TO THE MERCURY: How did the Mercury become such a rancid piece of shit? [Editor's Note: Since Eddie's letter is basically the same litany of complaints disgruntled readers have been sending in for the last seven years—that we're just a bunch of indierock-loving, fixie-riding, ironic mullet-wearing hipsters—let's just skip to the best part, shall we?]

How embarrassing that the only readable columns in your entire paper are Savage Love, I, Anonymous, and Letters. What do all three have in common? None were written by any of you ham wallets.



TO THE EDITOR: Wow! As usual, most critics were completely wrong about their assessment of Lions for Lambs ["Robert Redford Wants YOU!" Film, Nov 8]. I thought that the Portland Mercury's review was so extremely misleading that it was socially irresponsible.

Knee-jerk comparisons to Syriana for every new political movie? How simple-minded. Time to demonstrate more intellectual curiosity, and the courage to acknowledge socio-political truths even when they are very unpleasant. Too many story lines; too difficult to follow? Only for persons who can only focus on one thing or task at a time. Not enough character development? Absolutely false. Everyday heroes are presented in the film who are realistic, believable, and respectable. 

The movie delivers some of the finest drama and action scenes I've seen in decades—and I'm very selective about films. 

Don Jacobson


TO THE MERCURY: This is an open letter to those proselytizers of the myth that Bob Dylan is a genius ["The Six Faces of Bob Dylan," Feature, Nov 22]. They have been particularly irritating of late, repeatedly hyping the new Todd Haynes movie, I'm Not There.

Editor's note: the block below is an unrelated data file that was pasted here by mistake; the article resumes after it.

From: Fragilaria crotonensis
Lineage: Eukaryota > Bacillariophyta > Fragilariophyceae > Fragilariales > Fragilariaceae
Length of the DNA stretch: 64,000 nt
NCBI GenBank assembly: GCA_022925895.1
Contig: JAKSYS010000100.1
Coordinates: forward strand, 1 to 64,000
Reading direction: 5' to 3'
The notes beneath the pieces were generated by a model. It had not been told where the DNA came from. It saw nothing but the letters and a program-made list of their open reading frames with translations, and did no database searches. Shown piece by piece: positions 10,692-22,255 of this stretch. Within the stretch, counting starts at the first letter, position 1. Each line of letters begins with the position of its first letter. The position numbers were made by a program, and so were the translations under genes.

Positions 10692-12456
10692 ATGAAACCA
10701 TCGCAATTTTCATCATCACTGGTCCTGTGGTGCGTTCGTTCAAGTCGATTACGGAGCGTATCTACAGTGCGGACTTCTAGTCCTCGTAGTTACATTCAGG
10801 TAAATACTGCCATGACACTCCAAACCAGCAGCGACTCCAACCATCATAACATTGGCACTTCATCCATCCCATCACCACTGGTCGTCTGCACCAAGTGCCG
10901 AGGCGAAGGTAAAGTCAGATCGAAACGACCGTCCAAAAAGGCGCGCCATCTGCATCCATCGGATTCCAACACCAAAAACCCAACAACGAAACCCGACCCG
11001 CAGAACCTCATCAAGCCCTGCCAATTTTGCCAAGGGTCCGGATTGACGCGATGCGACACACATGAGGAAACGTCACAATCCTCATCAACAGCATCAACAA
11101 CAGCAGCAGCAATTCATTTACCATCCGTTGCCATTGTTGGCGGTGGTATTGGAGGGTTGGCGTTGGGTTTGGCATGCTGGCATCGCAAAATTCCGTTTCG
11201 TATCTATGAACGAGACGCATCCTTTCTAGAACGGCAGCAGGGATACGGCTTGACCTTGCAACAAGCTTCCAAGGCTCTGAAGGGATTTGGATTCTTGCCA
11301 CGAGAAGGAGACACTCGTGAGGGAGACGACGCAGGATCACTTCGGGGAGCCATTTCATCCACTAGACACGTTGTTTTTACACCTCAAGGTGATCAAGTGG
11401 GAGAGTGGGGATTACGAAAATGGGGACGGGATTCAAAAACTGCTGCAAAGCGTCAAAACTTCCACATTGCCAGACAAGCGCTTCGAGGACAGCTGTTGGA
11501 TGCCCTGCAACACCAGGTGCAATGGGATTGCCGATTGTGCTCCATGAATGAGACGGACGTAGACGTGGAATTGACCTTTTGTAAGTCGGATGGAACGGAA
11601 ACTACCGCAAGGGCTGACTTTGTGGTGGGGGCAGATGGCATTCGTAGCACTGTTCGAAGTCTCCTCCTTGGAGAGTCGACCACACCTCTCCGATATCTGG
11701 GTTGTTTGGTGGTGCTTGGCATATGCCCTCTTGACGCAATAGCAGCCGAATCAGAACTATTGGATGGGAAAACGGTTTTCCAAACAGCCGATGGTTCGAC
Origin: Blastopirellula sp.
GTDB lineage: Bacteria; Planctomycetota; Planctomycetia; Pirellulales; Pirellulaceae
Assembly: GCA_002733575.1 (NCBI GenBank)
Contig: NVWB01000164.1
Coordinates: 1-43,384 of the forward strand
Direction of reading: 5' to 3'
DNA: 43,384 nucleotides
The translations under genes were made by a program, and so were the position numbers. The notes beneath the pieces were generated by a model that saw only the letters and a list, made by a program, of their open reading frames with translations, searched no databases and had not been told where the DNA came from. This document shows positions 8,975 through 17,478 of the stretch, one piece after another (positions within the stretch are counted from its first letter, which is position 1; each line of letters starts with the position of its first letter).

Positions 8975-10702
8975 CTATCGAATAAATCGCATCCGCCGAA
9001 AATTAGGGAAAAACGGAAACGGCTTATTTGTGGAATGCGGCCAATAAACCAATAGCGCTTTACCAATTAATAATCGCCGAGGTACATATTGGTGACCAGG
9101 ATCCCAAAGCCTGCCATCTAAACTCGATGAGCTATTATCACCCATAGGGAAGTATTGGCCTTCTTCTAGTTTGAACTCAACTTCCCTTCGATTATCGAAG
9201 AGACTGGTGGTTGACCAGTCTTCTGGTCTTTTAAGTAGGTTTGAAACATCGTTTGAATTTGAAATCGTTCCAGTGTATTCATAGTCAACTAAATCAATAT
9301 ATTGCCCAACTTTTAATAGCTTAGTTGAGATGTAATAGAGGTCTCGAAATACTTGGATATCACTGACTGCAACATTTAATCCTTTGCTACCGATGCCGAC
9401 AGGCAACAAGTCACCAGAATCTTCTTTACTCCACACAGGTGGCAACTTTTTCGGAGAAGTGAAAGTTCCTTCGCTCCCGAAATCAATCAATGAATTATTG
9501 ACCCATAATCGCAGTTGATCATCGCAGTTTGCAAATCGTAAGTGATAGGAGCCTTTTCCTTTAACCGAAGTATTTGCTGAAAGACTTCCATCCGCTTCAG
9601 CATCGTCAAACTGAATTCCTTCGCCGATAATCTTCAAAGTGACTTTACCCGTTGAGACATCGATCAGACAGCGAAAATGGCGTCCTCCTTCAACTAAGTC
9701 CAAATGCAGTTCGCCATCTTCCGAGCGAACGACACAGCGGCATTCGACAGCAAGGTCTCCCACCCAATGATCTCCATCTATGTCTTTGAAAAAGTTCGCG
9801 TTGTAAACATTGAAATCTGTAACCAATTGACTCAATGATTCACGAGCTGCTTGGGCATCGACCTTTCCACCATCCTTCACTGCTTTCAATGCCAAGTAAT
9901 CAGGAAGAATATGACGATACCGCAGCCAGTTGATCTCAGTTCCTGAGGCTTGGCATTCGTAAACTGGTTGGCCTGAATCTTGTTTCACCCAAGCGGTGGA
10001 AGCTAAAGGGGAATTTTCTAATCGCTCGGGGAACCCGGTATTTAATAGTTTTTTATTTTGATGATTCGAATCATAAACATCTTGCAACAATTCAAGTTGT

When baby boomers extol the brilliance of Bob Dylan, they're not talking about Dylan, they're talking about themselves. Sure, everything else in their lives since the '60s has been disappointing, but if Dylan is the greatest living musical genius, it makes them feel their lives haven't been lived in vain, because they've spent most of their lives listening to him.

Neil Anderson


DEAR EDITOR: This letter is a response to the letter, "Luck of the Irish" by Robby Kunkle [Nov 22]. Mr. Kunkle claims that Irish people weren't kidnapped wholesale and piled into a ships hold, etc. The answer is simply, yes they were.

Under Cromwell's policy known as "To Hell or Connaught," Irish landowners were driven off millions of acres of fertile land. Those found east of the River Shannon after May l, 1654, faced the death penalty or slavery in the West Indies. A pamphlet published in 1660 accused the British of sending soldiers to grab any Irish people they could in order to sell them to Barbados for profit:

"It was the usual practice with Colonel Strubber, Governor of Galway, and other commanders in the said country, to take people out of their beds at night and sell them for slaves to the Indies, and by computations sold out of the said country about a thousand souls."

In Black Folk Then and Now, Du Bois concurs: "Even young Irish peasants were hunted down as men hunt down game, and were forcibly put aboard ship, and sold to plantations in Barbados."

P.S. The cool accent that Jamaicans and West Indians have is a result of the Irish forcibly placed there.

Dan Murphy


TO THE EDITOR: Jonathan Zwickel's article ["Piano Boy," Music, Nov 22] on Billy Joel is, to this reader, possibly the most pathetic attempt at musical journalism I have ever read. Rather than correcting Zwickel's inaccuracies, or ridiculing his pompous assumptions, I would like to state that I care about Billy Joel, and I matter.

William Joel

YOU DO MATTER, WILLIAM! That's why you are receiving the Mercury letter of the week, which includes two tickets to the Laurelhurst Theater and lunch at No Fish! Go Fish! (Where it's "still rock 'n' roll to me." WAIT! Where it's like "scenes from an Italian restaurant." NO! Where they "love you just the way you are." Yeah... that's it.)